The Trump administration’s agenda to expand charters and vouchers threatens to be just as disruptive. School choice is no more a panacea to educational inequities than is standardized testing. While Secretary Besty DeVos argues that market forces and parental choice can regulate school enrollment better than the government, school choice could prove even more dangerous than past reforms if not accompanied by common-sense limits regarding the students who are eligible to leave their current, the schools to which they can transfer, and the cost the traditional public-school system must shoulder. The last few years offer numerous examples of how unregulated choice opens the door to segregation, profiteering, incompetence, and marginal educational opportunities.
Debating the merits of these federal reforms, however, distracts public attention from the simple things that research shows really matter for student outcomes: good teachers and school funding. Neither requires fancy reform. They require basic support for public schools.
Forty years ago, the Connecticut Supreme Court explained what ought to be obvious: Districts with higher property values can “provide a substantially wider range and higher quality of education services,” while those with lower values “have a higher percentage of inexperienced teachers, especially teachers with only one year of experience.” Last month, the Kansas Supreme Court put it more bluntly: “money makes a difference in public education.”
Experience confirms these simple truths. Reviewing decades of data, a recent study found that a 20 percent increase in school funding, when maintained, results in low-income students completing nearly a year of additional education, wiping out roughly half of the achievement gap between low- and middle-income students. A few weeks ago, a separate study found that a 10 percent increase in funding correlates with a 5percent jump in graduation rates in high-poverty districts. With a 99 percent confidence level, a Kansas study showed that “a 1 percent increase in student performance was associated with a .83 percent increase in spending.”
School-funding trends, however, are going in the opposite direction. Between 2008 and 2012, annual cuts exceeding $1,000 per-pupil were routine—the equivalent of an assistant teacher aid in every classroom or the entire science and foreign-language departments combined. In North Carolina and Florida, funding fell from over $10,000 to $7,000 per-pupil in just a few years. Some cuts may have been necessary during the recession, but the recession cannot explain why, in real dollar terms, 31 states spend less on education now than they did before the recession.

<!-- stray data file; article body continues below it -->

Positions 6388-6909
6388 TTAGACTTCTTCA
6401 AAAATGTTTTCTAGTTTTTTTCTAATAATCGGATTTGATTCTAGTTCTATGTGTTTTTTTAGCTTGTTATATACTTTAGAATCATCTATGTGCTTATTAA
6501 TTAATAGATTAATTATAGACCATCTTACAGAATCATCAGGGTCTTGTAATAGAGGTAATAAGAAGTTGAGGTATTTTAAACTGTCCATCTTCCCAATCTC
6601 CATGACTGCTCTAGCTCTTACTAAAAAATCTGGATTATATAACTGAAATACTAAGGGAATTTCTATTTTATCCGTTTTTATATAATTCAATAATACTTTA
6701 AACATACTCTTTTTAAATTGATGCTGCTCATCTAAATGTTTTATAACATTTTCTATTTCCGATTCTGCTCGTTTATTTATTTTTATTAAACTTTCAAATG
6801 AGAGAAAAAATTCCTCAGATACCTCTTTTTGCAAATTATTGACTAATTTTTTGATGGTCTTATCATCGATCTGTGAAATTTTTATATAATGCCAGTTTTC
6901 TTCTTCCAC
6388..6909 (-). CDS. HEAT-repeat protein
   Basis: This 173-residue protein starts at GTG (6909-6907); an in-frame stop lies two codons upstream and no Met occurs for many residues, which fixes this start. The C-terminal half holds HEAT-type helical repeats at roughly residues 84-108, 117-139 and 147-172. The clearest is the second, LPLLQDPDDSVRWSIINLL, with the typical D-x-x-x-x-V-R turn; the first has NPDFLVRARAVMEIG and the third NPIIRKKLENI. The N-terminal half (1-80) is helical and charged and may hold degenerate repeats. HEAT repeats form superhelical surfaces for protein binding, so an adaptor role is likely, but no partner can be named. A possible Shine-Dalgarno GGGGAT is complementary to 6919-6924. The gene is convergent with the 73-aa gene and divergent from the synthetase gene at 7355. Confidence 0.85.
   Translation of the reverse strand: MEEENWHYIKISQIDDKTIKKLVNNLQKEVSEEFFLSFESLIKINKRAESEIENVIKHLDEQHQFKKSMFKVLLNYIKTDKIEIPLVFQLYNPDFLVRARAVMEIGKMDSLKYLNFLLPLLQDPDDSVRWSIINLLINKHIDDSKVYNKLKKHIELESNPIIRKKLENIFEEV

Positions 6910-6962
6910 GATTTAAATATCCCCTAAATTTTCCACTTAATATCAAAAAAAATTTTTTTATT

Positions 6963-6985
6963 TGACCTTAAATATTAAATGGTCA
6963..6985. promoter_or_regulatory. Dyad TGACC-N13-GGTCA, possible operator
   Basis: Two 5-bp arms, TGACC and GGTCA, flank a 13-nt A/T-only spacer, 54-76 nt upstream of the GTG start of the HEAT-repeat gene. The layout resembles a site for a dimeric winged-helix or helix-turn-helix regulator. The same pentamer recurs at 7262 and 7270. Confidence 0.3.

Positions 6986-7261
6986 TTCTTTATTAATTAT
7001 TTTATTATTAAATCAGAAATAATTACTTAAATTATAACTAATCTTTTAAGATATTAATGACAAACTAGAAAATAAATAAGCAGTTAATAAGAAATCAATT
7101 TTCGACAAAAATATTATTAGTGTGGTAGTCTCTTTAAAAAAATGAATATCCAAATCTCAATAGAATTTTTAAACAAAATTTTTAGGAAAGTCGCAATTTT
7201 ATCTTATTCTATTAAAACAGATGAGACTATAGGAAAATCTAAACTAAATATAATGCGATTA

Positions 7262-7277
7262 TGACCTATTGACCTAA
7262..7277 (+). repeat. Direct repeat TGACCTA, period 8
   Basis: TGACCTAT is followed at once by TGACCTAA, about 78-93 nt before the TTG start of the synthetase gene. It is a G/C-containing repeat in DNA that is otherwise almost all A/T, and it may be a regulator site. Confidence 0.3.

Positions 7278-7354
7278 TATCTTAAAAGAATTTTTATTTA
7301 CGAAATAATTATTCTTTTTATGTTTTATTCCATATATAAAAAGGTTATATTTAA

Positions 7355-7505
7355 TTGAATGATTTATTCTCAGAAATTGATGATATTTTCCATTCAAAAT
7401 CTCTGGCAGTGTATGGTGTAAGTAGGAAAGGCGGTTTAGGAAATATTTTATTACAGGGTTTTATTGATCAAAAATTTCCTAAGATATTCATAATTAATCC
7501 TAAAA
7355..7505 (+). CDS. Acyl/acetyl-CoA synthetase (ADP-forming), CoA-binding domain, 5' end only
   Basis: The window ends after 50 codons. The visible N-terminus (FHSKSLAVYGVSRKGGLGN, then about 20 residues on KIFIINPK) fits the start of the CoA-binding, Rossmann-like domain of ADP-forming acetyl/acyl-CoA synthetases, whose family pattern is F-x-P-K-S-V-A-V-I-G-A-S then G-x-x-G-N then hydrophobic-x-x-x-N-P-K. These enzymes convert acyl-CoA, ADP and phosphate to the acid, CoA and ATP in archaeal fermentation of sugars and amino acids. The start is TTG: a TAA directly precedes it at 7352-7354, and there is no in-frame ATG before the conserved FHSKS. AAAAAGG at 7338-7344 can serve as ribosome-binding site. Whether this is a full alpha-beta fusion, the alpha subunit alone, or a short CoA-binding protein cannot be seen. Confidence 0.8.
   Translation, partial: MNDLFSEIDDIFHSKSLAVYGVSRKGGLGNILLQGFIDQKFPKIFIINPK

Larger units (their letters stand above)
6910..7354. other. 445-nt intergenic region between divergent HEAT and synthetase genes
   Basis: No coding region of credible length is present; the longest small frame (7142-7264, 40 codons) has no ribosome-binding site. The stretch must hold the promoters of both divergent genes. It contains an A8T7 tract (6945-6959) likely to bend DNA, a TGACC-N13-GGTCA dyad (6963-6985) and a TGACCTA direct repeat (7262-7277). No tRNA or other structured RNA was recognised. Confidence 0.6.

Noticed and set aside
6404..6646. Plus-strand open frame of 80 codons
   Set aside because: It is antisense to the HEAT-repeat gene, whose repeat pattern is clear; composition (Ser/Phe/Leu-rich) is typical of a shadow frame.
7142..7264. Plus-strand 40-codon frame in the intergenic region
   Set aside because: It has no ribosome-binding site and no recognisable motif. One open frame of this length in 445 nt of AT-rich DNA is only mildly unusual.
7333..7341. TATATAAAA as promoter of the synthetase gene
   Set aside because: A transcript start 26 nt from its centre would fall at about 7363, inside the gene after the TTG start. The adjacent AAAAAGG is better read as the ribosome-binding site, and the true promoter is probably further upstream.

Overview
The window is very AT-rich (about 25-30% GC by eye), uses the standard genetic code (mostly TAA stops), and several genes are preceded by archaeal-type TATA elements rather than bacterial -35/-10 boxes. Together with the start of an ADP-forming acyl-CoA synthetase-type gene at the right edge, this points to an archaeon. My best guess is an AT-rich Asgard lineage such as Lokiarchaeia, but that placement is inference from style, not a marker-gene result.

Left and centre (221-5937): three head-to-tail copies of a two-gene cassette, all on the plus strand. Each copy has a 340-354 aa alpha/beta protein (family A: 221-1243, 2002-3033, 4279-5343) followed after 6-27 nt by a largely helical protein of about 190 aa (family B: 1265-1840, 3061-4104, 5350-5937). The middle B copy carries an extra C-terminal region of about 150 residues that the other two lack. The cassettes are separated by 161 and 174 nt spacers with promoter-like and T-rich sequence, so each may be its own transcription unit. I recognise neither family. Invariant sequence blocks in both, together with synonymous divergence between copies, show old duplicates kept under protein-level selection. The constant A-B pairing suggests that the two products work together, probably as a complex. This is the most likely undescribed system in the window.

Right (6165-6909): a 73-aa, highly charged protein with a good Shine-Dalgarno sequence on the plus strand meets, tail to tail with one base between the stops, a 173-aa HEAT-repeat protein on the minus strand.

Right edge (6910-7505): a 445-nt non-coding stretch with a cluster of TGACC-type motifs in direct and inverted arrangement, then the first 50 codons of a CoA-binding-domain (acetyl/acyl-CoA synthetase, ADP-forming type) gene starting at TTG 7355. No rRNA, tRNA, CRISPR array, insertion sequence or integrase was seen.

The immediate results were teacher layoffs, lower salaries, and larger class sizes. The lingering effect is a dried-up pipeline of new teachers. In California, the demand for qualified teachers was 40 percent higher than the supply in the 2016-2016 school year. The state certified 15,000 teachers, but needed 6,500 more than that. The shortage was even worse in Nevada. Las Vegas alone had 2,600 vacancies to fill, but state produced less than 1,000 new teachers. As is the case elsewhere in the country, these shortages forced the states to put previously uncertified interns in the classroom on the promise that they would finish their coursework in their spare time. In other states, districts resorted to billboard advertisements just to get warm bodies in the classroom.
These cuts and shortages hit low-income and minority students the hardest. Even before the recent cuts, poor and minority students were twice as likely as their peers to have an inexperienced or unqualified teacher. Now they are being asked to do more with less. In Illinois, schools serving predominantly poor student populations receive 23 percent less funding than other schools in the state. A 2015 Education Law Center analysis found that Nevada’s high-poverty school districts received only half the funding as others.
Arizona combines all these problems in a way that may have just signed the death knell for its public schools. Arizona’s funding levels were already the third worst in the nation; its equity levels tied for seventh worst, and its fiscal effort second worst. Three weeks ago, the state passed legislation making every student in the state eligible for a voucher. Students can take 90 to 100 percent of the state money allotted for their local district and divert it to a voucher. With such a poorly funded public system, the legislation incentivizes wholesale abandonment of public education in some locations.